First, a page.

URLs du Jour

2019-12-11

  • At Inside Sources, Michael Graham has a question: Hey, Sen. Shaheen--Whatever Happened to 'Medicare For All?'. Our state's senior Senator was happy to co-sponsor Bernie Sanders' "Medicare For All" bill in 2017. But this year, Jeanne was MIA on M4A.

    It turns out that the Democratic Senatorial Campaign Committee, which is the network of professional Democrat campaign operatives that seek to keep Democrats in the US Senate, urged Shaheen to abandon her support for Medicare For All because it was too risky a position for her to win re-election.

    These multi-million dollar campaign professionals now guiding Jeanne Shaheen know that the socialist policies that have taken over the Democratic Party in the last couple of years are putting their campaign prospects in jeopardy.

    Why, it's almost as if Jeanne adapts her principles to whatever is most likely to get her re-elected.


  • Jacob Sullum opines at Reason: Trump’s Congressional Defenders Deny Reality. What, as if there's something wrong with that?

    During Monday's impeachment hearing, Republican lawyer Stephen Castor denied that Donald Trump had asked his Ukrainian counterpart to investigate former Vice President Joe Biden, a leading contender to oppose Trump in next year's election. "I don't think the record supports that," Castor said.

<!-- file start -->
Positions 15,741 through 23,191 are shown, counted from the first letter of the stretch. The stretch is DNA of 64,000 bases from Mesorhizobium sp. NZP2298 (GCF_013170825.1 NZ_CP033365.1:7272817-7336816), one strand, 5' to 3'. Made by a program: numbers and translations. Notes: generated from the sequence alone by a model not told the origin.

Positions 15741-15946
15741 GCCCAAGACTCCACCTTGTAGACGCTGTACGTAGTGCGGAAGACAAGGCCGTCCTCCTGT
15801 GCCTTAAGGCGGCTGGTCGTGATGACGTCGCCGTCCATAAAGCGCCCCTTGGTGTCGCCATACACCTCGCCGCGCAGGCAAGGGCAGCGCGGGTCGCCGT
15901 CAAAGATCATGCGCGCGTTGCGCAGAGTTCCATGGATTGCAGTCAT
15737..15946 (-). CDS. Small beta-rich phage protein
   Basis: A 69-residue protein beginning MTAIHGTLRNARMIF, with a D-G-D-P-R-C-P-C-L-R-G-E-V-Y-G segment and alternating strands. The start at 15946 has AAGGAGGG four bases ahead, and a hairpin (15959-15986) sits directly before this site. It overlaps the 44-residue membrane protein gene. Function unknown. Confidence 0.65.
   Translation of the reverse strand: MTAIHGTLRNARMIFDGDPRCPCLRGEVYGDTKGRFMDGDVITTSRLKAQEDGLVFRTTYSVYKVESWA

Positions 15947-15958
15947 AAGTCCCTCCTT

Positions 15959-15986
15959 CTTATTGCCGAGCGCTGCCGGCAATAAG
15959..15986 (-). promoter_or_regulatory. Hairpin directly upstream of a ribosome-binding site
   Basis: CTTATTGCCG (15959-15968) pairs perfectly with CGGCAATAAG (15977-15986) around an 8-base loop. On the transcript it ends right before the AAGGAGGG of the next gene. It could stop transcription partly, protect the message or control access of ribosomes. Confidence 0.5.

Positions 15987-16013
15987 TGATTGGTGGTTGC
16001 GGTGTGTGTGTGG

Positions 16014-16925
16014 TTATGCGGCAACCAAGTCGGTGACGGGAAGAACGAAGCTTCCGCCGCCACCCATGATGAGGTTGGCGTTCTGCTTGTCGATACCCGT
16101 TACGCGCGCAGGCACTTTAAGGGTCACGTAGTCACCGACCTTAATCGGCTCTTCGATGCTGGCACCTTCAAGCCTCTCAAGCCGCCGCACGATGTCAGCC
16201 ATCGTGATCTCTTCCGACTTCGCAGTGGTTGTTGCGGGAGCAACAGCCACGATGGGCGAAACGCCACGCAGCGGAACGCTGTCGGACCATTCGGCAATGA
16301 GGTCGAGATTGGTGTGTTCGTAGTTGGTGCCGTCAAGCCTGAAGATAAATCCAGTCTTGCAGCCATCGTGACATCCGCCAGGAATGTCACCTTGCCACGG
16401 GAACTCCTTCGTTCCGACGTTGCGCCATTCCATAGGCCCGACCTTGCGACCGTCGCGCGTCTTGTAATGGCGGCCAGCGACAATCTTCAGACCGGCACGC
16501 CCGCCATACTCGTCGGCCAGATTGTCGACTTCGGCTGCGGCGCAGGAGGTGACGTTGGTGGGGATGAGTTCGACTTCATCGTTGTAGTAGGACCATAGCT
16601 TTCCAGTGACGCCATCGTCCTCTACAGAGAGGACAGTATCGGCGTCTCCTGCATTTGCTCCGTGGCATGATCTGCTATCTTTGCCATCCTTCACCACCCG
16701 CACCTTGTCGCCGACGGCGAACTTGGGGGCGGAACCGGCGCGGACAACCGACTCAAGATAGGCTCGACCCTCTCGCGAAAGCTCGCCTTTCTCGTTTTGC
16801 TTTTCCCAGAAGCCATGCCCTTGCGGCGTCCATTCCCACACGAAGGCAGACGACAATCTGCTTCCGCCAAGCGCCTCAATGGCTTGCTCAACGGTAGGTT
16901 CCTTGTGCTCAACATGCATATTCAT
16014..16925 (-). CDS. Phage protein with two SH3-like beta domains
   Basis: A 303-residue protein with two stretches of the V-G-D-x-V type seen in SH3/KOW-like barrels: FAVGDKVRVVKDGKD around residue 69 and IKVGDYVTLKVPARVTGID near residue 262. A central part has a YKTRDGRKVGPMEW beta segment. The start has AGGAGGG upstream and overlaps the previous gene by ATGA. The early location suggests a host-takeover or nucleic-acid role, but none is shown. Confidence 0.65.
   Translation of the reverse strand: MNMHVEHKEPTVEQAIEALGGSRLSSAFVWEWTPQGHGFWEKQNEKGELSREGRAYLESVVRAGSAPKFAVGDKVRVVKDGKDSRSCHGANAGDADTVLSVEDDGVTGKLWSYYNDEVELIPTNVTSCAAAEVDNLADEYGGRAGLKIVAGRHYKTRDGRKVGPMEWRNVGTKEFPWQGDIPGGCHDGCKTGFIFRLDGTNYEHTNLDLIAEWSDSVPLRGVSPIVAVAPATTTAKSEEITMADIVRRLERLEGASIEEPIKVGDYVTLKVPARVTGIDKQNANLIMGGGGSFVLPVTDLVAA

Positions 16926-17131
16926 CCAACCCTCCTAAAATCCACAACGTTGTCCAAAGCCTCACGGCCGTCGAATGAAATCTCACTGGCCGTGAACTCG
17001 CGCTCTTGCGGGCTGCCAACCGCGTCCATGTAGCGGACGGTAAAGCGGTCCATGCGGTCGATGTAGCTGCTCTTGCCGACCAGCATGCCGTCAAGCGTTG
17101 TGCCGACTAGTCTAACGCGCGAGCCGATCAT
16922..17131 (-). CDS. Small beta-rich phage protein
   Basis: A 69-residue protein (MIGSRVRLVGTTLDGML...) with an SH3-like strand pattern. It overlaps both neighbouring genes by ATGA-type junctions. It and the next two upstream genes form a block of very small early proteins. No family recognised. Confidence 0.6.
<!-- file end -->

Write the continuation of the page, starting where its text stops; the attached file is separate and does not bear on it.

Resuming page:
That jaw-dropping moment starkly illustrated the lengths to which Republicans have gone in rebutting the charge that Trump abused his powers for personal gain. The president's defenders have repeatedly contested well-established facts in a way that makes fair-minded nonpartisans despair of having an impeachment debate based on a shared understanding of reality.

    Not that it matters. As the reaction to the recent DOJ IG report shows, the other side…


  • … is in a reality-distortion field of their own. As David Harsanyi details at National Review: Inspector General FBI Report: Many Serious Mistakes.

    How many “missteps” does it take for an FBI investigation to be considered improper by the Inspector General?

    According to IG Michael Horowitz, the magic number lies somewhere north of 17. That’s the number of “serious performance failures” uncovered by his investigation into the Foreign Intelligence Surveillance Act (FISA) warrants obtained by the FBI in connection with former Trump campaign aide Carter Page — who, in the end, was never charged with any crime.

    The IG report also confirmed that agents inflated, and then heavily relied on, the Democrat-funded political-opposition work of former British spy Christopher Steele to help propel “Crossfire Hurricane,” an investigation into whether the Republican presidential campaign had criminally conspired with Russia to interfere in the 2016 presidential election.

    The number of people I trust to play it straight on these issues is dropping precipitously.

How Charts Lie

Getting Smarter about Visual Information

[Amazon Link]

I picked this off the new-book table at the Portsmouth Public Library on impulse. It's short. The author, Alberto Cairo, is "Knight Chair in Visual Journalism at the School of Communication of the University of Miami." His blog is here.